If I could recommend two very powerful prayers in this type of temptation as a minor deliverance/spiritual warfare, i.e., the Our Father and St. Michael the Archangel prayer or chaplet in addition to Our Lady’s Rosary. In fact there is a rosary to God the Father that I have found very helpful. If it helps you, many saints were assailed in this area during times of prayer. Also, temptation is not a sin as you probably know. Temptation is like the first shot, so to speak, of the enemy’s gun. He is looking to see where your weak point in your armor or in your “castle” is so he can get a foot hold in your life. So call in reinforcements (prayers, confession, penance) to shore up the area of attack and you will be able to resist. It helps me to remember that the enemy loves to be a pest and disturb us. He attacks the mind (Ephesians 6…helmet) So mentally reduce him to a fly and swat him!

      • LizEst

        St. Michael the Archangel – great fighter of evil! Wonderful suggestion. I hope many more people will report what works for them. When fighting evil, just like any battle, it’s good to have an array of spiritual weaponry. Of course, Christ is the pre-eminent weapon.

  • Maggie Goff

    I pray to St. John Vianney for this, as he suffered terribly from it:

    • LizEst

      Great link. Thanks for posting that. Learned a lot!

  • Brad

    Hi ladies, if I could add to your conversation, it’s best practice to not address the demons directly. The absolutely most prudent route is to say to the Lord, instead, “May you rebuke them”, which keeps the soul safer and at the same time does not usurp, even innocently, the Lord’s prerogative. Please see Zech 3:2 and Jude 1:9, especially if you can read the commentaries using the bible dot cc website.

    Otherwise I’d like to add that I once heard that St. Catherine (which of the Italian ones, I do not know, but I think it was the Sienese) would sometimes have to endure overwhelming thoughts of lust when looking up at a big crucifix! What a trial that clearly God allowed for her sanctification.

    St. Teresa of Avila also kept written upon her prie-dieu Psalm 143:2, I assume because she was being assailed with foolish pride and all the vices while she was trying to pray and practice the virtues. I relate. Praise God and Hail Mary.

    • Dan Burke

      On target

  • Matt

    I, too, struggle with these thoughts. One thing that worked was understanding that the devil (or who/whatever was originating these thoughts) didn’t actually do them to get me to give into the temptation — which I would never, ever do. Rather, it was harassment, pure and simple. An attempt to knock me off balance in my prayer life. Realizing that these temptations did not come from within me, and that I was never in any danger of giving into them, really helped.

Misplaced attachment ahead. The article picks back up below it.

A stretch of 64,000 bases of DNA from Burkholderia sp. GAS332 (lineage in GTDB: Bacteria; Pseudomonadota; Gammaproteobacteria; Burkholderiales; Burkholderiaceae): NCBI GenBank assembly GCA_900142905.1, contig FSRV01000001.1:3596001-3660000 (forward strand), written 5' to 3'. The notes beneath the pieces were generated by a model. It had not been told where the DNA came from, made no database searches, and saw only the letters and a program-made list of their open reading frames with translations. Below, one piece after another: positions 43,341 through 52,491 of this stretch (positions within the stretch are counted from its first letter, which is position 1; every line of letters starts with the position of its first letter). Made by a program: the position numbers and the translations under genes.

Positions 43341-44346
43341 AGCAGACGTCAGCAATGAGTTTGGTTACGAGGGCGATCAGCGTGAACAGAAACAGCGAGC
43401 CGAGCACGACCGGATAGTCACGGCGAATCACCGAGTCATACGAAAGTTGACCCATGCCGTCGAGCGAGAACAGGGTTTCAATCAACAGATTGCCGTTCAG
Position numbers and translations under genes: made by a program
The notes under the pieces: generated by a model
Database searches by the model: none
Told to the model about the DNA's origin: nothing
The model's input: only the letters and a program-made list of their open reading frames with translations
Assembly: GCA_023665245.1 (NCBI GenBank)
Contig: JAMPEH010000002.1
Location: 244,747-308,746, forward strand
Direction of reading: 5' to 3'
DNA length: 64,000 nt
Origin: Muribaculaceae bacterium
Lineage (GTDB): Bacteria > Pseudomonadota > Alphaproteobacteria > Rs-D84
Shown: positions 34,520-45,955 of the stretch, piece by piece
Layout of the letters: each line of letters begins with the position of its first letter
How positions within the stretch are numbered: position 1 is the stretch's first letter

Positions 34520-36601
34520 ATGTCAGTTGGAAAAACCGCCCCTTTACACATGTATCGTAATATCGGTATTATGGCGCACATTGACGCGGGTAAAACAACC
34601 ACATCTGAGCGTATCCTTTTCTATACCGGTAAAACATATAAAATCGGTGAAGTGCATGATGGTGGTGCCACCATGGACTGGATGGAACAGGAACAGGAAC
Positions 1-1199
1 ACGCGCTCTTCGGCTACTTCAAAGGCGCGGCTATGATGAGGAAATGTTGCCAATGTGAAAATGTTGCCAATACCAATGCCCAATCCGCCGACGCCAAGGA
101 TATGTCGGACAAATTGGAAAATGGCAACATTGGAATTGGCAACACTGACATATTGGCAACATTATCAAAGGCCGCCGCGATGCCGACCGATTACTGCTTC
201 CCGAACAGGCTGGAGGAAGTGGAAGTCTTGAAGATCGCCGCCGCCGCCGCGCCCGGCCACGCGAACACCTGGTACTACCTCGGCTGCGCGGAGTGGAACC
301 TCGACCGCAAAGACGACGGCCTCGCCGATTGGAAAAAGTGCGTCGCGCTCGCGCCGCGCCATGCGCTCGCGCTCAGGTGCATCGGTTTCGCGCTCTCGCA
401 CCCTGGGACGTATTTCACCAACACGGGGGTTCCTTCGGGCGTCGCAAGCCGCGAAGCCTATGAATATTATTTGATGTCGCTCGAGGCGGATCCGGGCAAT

• Raymond Gilbert

    By the intercession of Blessed Virgin Mary I have seen a great deal of improvement. I have also recently picked up the practice of the chaplet of Five Wounds in an attempt to combat these thoughts, and make a daily petition in my Rosary to become a Saint.

  • Lisa

    Never try to withstand temptation alone! Start praying at once. When I’m harassed I say a short prayer ‘Jesus come to my assistance!’. Also, praying for ways to avoid temptation is a good idea. It seems so obvious, but for me it wasn’t. A short prayer is good to help you refocus, and being brief is good especially when you need to pray it 20 times or more a day!

  • Bernadette

    I have experienced that when you are being consistently tempted and/or are under a spiritual desolation that it is best to quickly tell your spiritual director, if you have one, or your priest in confession or otherwise. Do not keep it under wraps. These temptations and/or spiritual desolations will disappear once you do this. It has helped me tremendously and I intend to not wait but ‘tell’ right away. An event like this was recorded in the Story of a Soul – St. Therese of Lisieux – who told the story of once repelling strong temptation and spiritual desolation by telling her spiritual confessor and her superior…a double whammy on the ‘evil one.’ Once she did this, they completely disappeared and she was at peace again. The temptation/desolation was no longer under the cover of darkness but brought to light!

    • Dan Burke

      This is wise counsel and reflects the same advice from St. Ignatius’ 13th rule of discernment.

    • LizEst

      Definitely works…very effective.

  • Bob G

    Another approach to these temptations as our good retired Bishop Herman in St Louis sometimes teaches is that if the temptation is demonic we can bind it and tell it to leave us in Jesus name by His Blood and his Cross, etc. Sometimes the more direct approach helps me if the fleeing to God in time of temptation is’nt enough and the tremptation contineus to stick to my mind somehow. I have other temptations I struggle with more but that is what the bishop told me in confession and it helps.

  • Bob G

    And as St Ignatius says share the temptations with a spiritual director or confessor. The demons like us to keep our temptations secret so they can continue to work on our mind, just like an adulteror wants the tempted to not tell her husband or a daughter her father. Many things lose power when brought into the light.